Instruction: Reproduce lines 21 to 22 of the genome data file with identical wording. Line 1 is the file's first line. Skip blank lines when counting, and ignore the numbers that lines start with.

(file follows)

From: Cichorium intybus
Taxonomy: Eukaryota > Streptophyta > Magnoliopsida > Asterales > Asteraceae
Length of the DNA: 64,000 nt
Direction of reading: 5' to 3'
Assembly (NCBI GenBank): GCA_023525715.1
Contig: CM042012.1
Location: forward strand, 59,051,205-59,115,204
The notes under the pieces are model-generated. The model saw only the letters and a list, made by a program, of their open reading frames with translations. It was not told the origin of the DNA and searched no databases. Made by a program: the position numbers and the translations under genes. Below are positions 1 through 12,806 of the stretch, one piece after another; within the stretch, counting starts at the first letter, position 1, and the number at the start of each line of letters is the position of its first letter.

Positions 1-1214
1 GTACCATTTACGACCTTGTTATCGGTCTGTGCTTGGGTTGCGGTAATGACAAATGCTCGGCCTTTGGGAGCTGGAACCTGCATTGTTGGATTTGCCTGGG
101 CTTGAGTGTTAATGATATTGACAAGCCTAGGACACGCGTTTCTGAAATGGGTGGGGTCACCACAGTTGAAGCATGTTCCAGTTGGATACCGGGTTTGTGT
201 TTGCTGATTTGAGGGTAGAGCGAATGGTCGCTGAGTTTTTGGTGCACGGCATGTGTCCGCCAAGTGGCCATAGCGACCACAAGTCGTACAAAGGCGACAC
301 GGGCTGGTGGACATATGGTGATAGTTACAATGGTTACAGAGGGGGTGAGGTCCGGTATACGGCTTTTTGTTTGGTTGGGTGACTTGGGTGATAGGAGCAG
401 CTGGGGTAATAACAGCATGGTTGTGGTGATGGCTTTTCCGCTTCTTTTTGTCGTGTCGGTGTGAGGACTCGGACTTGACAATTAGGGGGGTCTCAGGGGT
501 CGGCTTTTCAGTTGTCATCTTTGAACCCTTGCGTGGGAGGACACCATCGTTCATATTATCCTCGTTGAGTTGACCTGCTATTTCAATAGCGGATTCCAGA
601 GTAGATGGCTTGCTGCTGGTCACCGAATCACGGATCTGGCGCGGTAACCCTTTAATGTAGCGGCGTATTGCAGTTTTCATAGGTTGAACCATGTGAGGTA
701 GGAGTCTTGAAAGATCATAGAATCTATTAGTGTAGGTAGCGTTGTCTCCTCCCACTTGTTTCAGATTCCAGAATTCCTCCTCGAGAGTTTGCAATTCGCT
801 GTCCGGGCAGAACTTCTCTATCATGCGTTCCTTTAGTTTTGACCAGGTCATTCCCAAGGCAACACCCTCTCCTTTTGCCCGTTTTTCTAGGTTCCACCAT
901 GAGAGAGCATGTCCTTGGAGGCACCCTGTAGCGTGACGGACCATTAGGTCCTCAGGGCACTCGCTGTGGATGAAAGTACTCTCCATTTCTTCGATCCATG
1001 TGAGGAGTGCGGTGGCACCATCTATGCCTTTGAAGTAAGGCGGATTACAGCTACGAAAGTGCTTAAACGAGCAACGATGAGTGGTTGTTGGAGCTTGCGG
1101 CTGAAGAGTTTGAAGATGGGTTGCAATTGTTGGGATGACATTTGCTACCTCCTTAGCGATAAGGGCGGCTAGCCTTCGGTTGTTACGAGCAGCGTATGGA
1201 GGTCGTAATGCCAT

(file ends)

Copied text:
1101 CTGAAGAGTTTGAAGATGGGTTGCAATTGTTGGGATGACATTTGCTACCTCCTTAGCGATAAGGGCGGCTAGCCTTCGGTTGTTACGAGCAGCGTATGGA
1201 GGTCGTAATGCCAT